Sports hit big screen
Sport movies are naturally similar to feature films, but when you look closely, it is evident that this craft rings closer to sport journalism.
Contrary to popular belief though, it is not only about the suspense of winning by one hundredth of a second, but much, much more.
They are not as glamorous as, say, Cannes or the Oscars, nevertheless sport movie festivals follow a noble cause. And that is, of course, to carry the struggle, pain and joy of sporting achievements to the masses.
A total of 66 films from 22 countries will be presented in Moscow over the next three days.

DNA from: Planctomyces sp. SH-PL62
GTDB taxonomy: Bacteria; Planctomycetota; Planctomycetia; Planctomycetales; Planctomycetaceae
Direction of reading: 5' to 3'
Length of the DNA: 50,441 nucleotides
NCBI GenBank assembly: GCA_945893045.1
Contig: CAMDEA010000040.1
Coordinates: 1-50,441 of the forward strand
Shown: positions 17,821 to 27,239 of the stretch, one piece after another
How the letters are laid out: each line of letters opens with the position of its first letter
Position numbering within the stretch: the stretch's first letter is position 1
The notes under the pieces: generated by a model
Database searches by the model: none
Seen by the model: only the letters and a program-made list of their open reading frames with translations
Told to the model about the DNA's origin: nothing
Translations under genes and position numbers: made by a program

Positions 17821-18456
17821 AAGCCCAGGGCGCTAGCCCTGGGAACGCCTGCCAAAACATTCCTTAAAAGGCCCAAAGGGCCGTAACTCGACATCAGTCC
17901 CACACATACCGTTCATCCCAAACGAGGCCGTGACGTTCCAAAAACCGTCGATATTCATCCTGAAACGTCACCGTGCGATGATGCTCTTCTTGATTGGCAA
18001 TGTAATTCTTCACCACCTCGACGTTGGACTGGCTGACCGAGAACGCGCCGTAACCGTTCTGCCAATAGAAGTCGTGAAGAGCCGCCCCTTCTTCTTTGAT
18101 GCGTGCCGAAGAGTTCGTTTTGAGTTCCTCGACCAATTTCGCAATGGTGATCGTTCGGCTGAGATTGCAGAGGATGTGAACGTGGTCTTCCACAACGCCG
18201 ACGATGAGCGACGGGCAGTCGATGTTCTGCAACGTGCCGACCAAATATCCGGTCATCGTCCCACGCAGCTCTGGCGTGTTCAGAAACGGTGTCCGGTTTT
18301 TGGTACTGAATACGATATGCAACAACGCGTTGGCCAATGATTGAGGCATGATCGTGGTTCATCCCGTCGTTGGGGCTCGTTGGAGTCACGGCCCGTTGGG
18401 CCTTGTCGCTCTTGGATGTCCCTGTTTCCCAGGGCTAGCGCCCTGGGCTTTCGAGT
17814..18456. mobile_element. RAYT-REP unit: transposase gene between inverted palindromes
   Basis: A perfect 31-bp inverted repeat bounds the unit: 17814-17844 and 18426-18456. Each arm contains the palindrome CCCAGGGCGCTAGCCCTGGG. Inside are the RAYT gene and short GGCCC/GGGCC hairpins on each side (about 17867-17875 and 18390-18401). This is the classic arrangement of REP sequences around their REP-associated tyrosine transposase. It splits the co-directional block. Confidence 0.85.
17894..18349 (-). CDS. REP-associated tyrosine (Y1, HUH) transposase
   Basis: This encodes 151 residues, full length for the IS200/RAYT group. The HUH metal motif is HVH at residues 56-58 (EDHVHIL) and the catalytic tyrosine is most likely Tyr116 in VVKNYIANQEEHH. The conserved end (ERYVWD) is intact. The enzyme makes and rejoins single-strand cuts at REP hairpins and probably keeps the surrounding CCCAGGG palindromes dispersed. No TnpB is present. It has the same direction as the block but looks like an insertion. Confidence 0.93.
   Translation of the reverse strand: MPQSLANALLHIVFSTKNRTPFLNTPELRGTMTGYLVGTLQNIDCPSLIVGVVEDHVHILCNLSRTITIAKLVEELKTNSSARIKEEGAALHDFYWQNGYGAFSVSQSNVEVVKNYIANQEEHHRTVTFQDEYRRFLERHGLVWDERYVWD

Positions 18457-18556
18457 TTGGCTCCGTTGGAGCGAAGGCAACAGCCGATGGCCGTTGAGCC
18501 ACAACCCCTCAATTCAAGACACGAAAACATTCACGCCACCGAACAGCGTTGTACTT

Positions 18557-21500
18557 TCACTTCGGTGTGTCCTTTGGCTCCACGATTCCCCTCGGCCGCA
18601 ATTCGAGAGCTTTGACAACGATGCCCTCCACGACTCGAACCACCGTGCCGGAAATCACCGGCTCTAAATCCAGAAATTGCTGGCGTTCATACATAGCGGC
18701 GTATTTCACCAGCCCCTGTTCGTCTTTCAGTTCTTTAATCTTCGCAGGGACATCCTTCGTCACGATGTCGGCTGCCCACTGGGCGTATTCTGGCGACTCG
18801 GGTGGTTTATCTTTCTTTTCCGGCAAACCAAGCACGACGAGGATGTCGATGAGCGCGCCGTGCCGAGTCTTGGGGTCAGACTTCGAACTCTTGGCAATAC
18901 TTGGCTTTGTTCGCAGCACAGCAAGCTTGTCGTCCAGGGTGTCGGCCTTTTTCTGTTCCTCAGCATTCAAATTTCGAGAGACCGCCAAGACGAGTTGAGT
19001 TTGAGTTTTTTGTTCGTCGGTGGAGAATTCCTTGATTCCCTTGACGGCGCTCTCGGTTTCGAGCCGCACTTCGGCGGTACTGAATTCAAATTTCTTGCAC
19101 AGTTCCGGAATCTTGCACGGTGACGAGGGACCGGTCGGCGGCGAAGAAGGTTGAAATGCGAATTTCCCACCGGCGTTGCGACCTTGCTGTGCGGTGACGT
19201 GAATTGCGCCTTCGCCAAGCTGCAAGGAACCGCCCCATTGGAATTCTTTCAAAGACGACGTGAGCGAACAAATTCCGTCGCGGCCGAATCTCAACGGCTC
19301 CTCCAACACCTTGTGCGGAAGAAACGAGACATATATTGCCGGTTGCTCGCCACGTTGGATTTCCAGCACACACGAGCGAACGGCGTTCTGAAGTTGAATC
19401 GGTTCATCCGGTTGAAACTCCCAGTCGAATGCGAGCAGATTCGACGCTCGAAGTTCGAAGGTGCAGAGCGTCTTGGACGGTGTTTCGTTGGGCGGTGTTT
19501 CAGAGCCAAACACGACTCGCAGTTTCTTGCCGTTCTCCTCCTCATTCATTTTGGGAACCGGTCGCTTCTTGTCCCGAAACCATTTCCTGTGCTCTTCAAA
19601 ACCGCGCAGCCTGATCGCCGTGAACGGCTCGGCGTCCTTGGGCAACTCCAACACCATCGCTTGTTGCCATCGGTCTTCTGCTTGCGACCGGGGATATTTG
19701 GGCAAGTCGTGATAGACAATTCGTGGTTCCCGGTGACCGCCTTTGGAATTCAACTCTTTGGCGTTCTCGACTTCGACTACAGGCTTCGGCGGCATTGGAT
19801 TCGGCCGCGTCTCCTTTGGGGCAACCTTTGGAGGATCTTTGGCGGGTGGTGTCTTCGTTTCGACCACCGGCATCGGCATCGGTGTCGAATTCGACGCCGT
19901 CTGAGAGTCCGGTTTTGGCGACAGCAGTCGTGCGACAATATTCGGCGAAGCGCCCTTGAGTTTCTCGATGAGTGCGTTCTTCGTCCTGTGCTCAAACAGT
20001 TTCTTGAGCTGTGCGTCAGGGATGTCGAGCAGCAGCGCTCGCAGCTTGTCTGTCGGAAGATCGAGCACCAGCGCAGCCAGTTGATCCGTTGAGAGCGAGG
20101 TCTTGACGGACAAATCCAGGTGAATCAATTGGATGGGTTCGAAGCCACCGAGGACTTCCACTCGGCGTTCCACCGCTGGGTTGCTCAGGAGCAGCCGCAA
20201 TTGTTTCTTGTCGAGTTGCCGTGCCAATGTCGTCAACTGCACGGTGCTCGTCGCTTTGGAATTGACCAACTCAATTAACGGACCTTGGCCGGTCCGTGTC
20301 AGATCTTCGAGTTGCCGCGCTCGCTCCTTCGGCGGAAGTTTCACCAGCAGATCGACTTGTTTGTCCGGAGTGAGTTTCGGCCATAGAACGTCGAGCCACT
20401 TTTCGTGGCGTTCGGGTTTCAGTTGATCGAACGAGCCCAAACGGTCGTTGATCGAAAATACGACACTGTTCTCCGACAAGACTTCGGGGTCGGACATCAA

Placed in two categories – International and Russian – the films will not only show the art of reaching an athletic summit. More importantly, they will pave the way for a dialogue, which will hopefully lead to a love for sport on a much grander scale.
“It’s vitally important for us that this festival is being held on the sidelines of the sports forum. Our government has decided to institute a national nomination for the best sport film. So the winner will receive some prize money too. We hope this festival grows into a real international sport cinema event and gets international recognition,” Vitaly Mutko, Russia’s sports minister, said.
The final phase of the World Sport Movie and TV Festival will take place in Milan at the end of October. That will be the culmination of a 14-stage, five-continent challenge, so the Russian directors at the Moscow Festival are keeping their fingers crossed.